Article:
Using AD9833 Signal Generator with Arduino

Ever wondered how you can create sine, square or triangular waves with Arduino? Apparently, there’s a way with the help of an integrated circuit package called AD9833. With it, you can now create waveforms for communications, instrumentation or other related projects. My tutorial on building your own Arduino signal generator after the jump.

AD9833 Waveform Generator

The AD9833, a product of Analog Devices, is a low-power, programmable waveform generator. It is capable of producing sine, square or triangular waves with frequencies from 0 to 12.5 MHz.

It’s a 10-pin IC with pinout shown below:

This IC has a digital oscillator that produces a representation of a waveform which is then converted to an analog signal by a DAC. This circuit is also known as a direct digital synthesizer. The waveform is generated in the VOUT pin while the microcontroller interfaces with SPI pins SCLK and SDATA.

This function generator can run from a +5 V source although its internal circuitry runs on 2.5 V. The regulator that drops VDD voltage to 2.5 V requires a 100 nF external decoupling capacitor on the CAP/2.5 V pin. Moreover, the COMP pin is for decoupling the DAC bias voltage and thus also requires a 10 nF capacitor to ground.

AD9833 Operation

The AD9833 communicates with microcontrollers via SPI. It has a control register for its configuration and frequency and phase registers for specifying the frequency and phase of the output waveform.

Note that there are two channels, thus, there is one frequency and phase registers for each channel.

The frequency output is calculated by using the formula:

Where fMCLK is equal to the crystal frequency on MCLK pin. This output frequency is then shifted to a phase given by:

FreqReg (28-bit) and PhaseReg (12-bit) are data to be written to the frequency and phase registers.

Control and Data Bits

For the AD9833 to operate, the microcontroller sends 16-bit words in frames. The state of the FSYNC pin acts as a frame for each 16-bit word, that is, the AD9833 can only read data when FSYNC is low.

Bits 15 and 14 determine the location of the register to which the data is written to. When these bits are both 0, data is sent to the control register. Otherwise, data is sent to other registers. See table below:

The rest of the bits are either data (when in frequency or phase write) or other control bits.

When writing to the control register, the rest of the bits are as follows:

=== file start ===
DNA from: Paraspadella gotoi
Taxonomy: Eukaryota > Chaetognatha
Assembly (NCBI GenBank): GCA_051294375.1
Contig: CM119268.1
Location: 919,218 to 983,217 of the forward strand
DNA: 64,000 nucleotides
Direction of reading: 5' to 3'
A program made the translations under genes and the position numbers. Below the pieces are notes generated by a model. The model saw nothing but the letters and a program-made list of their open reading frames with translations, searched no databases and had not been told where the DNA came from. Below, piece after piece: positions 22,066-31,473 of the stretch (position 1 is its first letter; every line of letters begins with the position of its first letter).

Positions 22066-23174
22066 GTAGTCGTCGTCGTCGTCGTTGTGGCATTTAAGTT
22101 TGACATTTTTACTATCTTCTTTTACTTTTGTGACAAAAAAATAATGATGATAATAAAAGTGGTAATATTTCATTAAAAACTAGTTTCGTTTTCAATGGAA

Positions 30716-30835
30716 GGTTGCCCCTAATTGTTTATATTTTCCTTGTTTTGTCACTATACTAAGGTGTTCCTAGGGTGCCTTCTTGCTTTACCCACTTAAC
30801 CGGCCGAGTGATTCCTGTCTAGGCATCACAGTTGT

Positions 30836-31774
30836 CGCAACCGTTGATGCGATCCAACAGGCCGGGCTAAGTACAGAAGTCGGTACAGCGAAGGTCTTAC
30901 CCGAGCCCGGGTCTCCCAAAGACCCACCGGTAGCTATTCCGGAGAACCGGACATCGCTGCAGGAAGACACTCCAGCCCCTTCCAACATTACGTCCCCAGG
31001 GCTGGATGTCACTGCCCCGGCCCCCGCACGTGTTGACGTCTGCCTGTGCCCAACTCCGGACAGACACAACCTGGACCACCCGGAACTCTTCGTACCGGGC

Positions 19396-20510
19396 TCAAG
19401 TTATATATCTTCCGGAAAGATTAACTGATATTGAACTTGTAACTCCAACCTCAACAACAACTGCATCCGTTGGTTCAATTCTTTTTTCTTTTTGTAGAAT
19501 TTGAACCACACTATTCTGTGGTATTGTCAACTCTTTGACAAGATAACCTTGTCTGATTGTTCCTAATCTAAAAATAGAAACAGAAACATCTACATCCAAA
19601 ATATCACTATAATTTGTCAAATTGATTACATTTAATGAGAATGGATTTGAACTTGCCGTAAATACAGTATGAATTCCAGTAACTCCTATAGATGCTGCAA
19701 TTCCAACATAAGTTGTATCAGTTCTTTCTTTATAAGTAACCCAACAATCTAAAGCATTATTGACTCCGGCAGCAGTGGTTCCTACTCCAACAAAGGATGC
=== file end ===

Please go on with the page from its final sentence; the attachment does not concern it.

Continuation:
B28 — if set, allows two successive frames as 14 MSBs and 14 LSBS.

HLB — if B28 is not set, the state of HLB determines if the received data is 14 MSB (HLB=1) or 14 LSB (HLB=0).

FSELECT — determines which channel to use for frequency

PSELECT — determines which channel to use for phase

RESET — resets internal registers but not the frequency, phase and control registers


You cannot configure the AD9833 with just a single 16-bit word. A series of frames must be sent by the microcontroller to achieve the right configuration.

Example Data Transmission

Let’s have an example: a 25 MHz crystal attaches to the MCLK pin and your target is a 400 Hz sine wave at channel 0, without any phase shift. The value to be written to the frequency register is then:

The first 16-bit word to be sent is for the control register. We also want the IC to reset. Hence, the 16 bits would be:

Note that bit 13 (B28) is set because we want that successive frames be written immediately to the frequency register. Also notice that the OPBITEN, Mode and DIV2 bits are also zeroes, indicating that the output waveform is a sine wave.

The next word would be:

Here, bit 15 and 14 points to the Freq0 register address (channel 0). The rest of the bits is the 14 MSB of the frequency we calculated earlier.

Still, bits 15 and 14 points to Freq0 and the rest of the bits are the 14 LSB of the frequency, which is now all zeroes.

Next we write to the phase register, even though it’s zero in this case:

Here, bits 15 and 14 points to Phase0.

Finally, we have:

This writes to control register and issues a reset. A signal then appears at the output after seven MCLK cycles.

Using the AD9833 with Arduino

AD9833 Module

To use the AD9833 with an Arduino, it’s better to buy a breakout board like this:

arduino AD9833 module front

Besides giving direct access to the AD9833 interface pins, this already has a crystal oscillator of 25 MHz and all the needed capacitors.

arduino ad9833 module

Example Arduino Sketch

The library I recommend is that by Bill Williams. It uses the Arduino’s hardware SPI and so the breakout board connects to Arduino like this:

Arduino AD9833 wiring

The library has convenient functions for us to go away from all those bits and bytes. For example, producing a 1000 Hz sine wave only requires this code: